What I find most disturbing is the amount of bolstering Wiley is receiving. His Tweets are being liked and retweeted; his Instagram is inundated with comments of support. Despite this viciousness, the majority of people are still viewing this as “not a big enough deal” to be vocal about. The poem ‘First They Came’ by Pastor Martin Niemöller has become synonymous with activism within the Jewish community, and it is particularly prevalent now. I include the final lines below:

‘And then they came for the Jews

And I did not speak out

Because I was not a Jew

Then they came for me

And there was no one left

To speak out for me’

And it’s not like I haven’t experienced antisemitism before – my brother and I were forced out of our schools because of aggressive and spiteful antisemitic attacks. My brother had his name written in chalk – and spelled incorrectly, he likes to add – on the road outside his school, surrounded by swastikas and “no foreskin” emblazoned next to it. It was there for a full day and left for the police to remove. I wonder how many people had walked by, saw swastikas, and ignored it? Amongst other aggressions, like being saluted at by boys with Hitler moustaches scribbled on their faces, he has been physically assaulted.

I’ve been called names, had classmates taunt me with Holocaust jokes, had my A-Level History teachers on multiple occasions vividly describe the systematic murdering of my family in front of me in completely unrelated lessons, with a glint in their eyes that always flickered back to me. One Rosh Hashanah – Jewish New Year – I was targeted in a group chat that was filled with antisemitic memes and gifs of the Holocaust.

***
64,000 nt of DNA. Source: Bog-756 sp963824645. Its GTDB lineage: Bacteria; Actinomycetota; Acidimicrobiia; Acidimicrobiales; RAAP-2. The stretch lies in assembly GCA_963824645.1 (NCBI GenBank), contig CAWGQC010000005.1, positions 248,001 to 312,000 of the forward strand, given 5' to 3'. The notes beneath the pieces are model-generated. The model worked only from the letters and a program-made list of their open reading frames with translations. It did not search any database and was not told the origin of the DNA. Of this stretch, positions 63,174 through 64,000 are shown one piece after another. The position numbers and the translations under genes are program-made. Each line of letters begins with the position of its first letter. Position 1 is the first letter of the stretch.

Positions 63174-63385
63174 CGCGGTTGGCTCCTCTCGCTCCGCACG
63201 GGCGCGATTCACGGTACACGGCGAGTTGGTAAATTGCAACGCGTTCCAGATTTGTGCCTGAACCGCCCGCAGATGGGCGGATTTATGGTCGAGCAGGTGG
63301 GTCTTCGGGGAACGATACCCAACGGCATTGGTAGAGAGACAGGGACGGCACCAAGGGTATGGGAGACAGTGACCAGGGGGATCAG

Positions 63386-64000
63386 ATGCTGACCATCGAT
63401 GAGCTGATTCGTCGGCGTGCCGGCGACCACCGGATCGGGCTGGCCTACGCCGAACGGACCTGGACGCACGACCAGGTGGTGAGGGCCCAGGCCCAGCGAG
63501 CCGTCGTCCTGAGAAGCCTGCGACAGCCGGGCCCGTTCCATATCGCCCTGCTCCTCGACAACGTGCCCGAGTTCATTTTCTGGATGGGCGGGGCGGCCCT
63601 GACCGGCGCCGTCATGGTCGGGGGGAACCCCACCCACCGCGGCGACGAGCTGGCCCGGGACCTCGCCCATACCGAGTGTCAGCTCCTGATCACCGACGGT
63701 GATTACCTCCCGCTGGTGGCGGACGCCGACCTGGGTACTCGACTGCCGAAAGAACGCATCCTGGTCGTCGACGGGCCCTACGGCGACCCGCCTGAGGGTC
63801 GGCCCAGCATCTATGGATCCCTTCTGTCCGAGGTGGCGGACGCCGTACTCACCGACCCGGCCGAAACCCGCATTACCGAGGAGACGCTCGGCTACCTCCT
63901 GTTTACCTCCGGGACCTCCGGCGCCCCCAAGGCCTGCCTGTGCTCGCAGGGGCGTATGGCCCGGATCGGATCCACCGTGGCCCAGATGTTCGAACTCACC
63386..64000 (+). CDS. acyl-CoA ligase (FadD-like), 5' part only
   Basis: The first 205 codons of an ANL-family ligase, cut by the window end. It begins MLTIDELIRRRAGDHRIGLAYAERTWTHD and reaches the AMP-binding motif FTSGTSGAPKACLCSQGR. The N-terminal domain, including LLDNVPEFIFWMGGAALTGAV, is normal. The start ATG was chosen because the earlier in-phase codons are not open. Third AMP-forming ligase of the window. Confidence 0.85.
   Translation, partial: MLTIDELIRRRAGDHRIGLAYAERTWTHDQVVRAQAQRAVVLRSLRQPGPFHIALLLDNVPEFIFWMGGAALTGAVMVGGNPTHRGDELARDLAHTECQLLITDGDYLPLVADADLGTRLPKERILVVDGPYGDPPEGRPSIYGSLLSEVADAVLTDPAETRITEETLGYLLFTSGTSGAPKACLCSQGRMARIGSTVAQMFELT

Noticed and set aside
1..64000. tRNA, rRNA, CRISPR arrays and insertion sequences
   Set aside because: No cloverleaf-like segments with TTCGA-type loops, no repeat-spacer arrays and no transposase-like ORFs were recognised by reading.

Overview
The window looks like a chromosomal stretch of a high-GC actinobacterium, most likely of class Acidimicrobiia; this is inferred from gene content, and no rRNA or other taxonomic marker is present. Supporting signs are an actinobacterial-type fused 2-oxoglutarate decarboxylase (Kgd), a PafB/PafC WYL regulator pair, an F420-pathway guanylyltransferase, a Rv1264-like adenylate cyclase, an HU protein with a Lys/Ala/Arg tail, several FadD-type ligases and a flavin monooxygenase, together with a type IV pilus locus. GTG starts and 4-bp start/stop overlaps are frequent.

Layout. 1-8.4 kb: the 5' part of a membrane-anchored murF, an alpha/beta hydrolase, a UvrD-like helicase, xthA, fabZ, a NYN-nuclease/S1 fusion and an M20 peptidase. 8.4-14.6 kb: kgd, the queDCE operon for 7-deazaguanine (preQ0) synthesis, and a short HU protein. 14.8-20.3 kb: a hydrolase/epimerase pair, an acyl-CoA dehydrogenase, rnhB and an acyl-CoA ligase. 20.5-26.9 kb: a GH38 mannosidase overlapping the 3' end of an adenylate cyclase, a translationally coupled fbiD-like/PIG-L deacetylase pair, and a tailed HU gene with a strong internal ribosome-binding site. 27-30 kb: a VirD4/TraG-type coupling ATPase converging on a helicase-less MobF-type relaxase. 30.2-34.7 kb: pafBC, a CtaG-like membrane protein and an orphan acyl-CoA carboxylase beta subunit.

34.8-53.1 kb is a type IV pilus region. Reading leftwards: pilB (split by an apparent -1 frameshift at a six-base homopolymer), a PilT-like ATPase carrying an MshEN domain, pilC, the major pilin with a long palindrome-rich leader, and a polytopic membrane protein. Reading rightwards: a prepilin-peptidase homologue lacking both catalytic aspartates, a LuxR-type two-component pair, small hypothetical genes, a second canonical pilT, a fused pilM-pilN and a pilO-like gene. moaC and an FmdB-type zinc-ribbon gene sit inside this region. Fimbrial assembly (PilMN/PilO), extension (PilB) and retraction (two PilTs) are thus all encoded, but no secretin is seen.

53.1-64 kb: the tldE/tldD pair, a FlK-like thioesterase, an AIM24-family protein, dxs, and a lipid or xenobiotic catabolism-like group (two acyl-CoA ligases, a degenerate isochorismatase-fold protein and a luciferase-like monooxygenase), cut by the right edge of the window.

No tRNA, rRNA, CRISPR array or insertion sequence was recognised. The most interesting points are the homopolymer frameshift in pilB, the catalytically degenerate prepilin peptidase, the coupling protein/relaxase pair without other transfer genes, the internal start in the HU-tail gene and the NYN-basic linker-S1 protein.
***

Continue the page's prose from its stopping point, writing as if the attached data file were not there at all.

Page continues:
The chalk message left for my brother right outside his school. Not seen: his full name in stark capitals.

I have known my history and felt “othered” because of it, but this is the first time I have actively and consciously thought of my escape plan. Which of my friends would hide me and my family? Where would we go? How would we escape? These questions may seem escalatory, but remember, they have been needed before. My dear grandparents offered their names for the byline of this article so that no one would come to find me. This is how serious antisemitism can be.

Some Jewish families have panic rooms in their households – a revelation I found through TikTok – because they know how quickly we can be turned upon. There was a meme I saw at the beginning of lockdown which joked how the creator’s Jewish family didn’t need to go panic-buying because they’d been well-stocked for years – “just in case they needed to disappear”.  Its Jewish audience responded with a knowing, poignant laugh, and stared at their own pile of emergency supplies.

Antisemitism didn’t start with the Holocaust, and it didn’t end with the liberation of the concentration camps either. This is an incredibly Eurocentric view and diminishes the experiences of Sephardi, Mizrahi, and all other Jews who are not Ashkenazi. Right now in Yemen, Yemenite Jews are being murdered in an ethnic cleansing regime. Antisemitism is still rife, and who is talking about it? Yet again, it is only Jewish voices that speak loudest.